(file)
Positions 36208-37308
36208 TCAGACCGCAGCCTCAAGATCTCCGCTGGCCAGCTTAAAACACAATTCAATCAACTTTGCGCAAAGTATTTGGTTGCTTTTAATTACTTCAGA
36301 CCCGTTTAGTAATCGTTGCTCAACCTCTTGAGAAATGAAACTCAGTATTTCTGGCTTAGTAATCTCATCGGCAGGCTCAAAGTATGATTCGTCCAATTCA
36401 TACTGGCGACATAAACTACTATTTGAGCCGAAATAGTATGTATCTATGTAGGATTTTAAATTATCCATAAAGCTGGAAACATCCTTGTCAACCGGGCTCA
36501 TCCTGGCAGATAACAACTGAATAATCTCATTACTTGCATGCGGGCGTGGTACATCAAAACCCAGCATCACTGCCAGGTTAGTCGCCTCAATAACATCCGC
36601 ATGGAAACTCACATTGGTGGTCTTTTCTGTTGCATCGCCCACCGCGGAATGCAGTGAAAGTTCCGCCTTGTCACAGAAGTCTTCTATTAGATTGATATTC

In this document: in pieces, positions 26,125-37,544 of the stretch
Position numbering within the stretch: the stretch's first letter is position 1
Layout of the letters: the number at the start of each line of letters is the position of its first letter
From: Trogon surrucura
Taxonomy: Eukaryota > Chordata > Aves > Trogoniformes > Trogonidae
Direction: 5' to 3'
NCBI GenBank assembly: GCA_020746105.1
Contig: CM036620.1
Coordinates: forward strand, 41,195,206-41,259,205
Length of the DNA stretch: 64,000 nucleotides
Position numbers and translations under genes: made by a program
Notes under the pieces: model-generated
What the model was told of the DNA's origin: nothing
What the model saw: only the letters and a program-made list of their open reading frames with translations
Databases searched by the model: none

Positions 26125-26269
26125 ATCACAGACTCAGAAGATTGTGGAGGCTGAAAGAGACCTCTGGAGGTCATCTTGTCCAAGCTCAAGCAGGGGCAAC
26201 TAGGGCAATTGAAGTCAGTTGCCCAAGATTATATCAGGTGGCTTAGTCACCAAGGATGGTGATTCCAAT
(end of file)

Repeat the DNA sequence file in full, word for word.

Positions 36208-37308
36208 TCAGACCGCAGCCTCAAGATCTCCGCTGGCCAGCTTAAAACACAATTCAATCAACTTTGCGCAAAGTATTTGGTTGCTTTTAATTACTTCAGA
36301 CCCGTTTAGTAATCGTTGCTCAACCTCTTGAGAAATGAAACTCAGTATTTCTGGCTTAGTAATCTCATCGGCAGGCTCAAAGTATGATTCGTCCAATTCA
36401 TACTGGCGACATAAACTACTATTTGAGCCGAAATAGTATGTATCTATGTAGGATTTTAAATTATCCATAAAGCTGGAAACATCCTTGTCAACCGGGCTCA
36501 TCCTGGCAGATAACAACTGAATAATCTCATTACTTGCATGCGGGCGTGGTACATCAAAACCCAGCATCACTGCCAGGTTAGTCGCCTCAATAACATCCGC
36601 ATGGAAACTCACATTGGTGGTCTTTTCTGTTGCATCGCCCACCGCGGAATGCAGTGAAAGTTCCGCCTTGTCACAGAAGTCTTCTATTAGATTGATATTC

In this document: in pieces, positions 26,125-37,544 of the stretch
Position numbering within the stretch: the stretch's first letter is position 1
Layout of the letters: the number at the start of each line of letters is the position of its first letter
From: Trogon surrucura
Taxonomy: Eukaryota > Chordata > Aves > Trogoniformes > Trogonidae
Direction: 5' to 3'
NCBI GenBank assembly: GCA_020746105.1
Contig: CM036620.1
Coordinates: forward strand, 41,195,206-41,259,205
Length of the DNA stretch: 64,000 nucleotides
Position numbers and translations under genes: made by a program
Notes under the pieces: model-generated
What the model was told of the DNA's origin: nothing
What the model saw: only the letters and a program-made list of their open reading frames with translations
Databases searched by the model: none

Positions 26125-26269
26125 ATCACAGACTCAGAAGATTGTGGAGGCTGAAAGAGACCTCTGGAGGTCATCTTGTCCAAGCTCAAGCAGGGGCAAC
26201 TAGGGCAATTGAAGTCAGTTGCCCAAGATTATATCAGGTGGCTTAGTCACCAAGGATGGTGATTCCAAT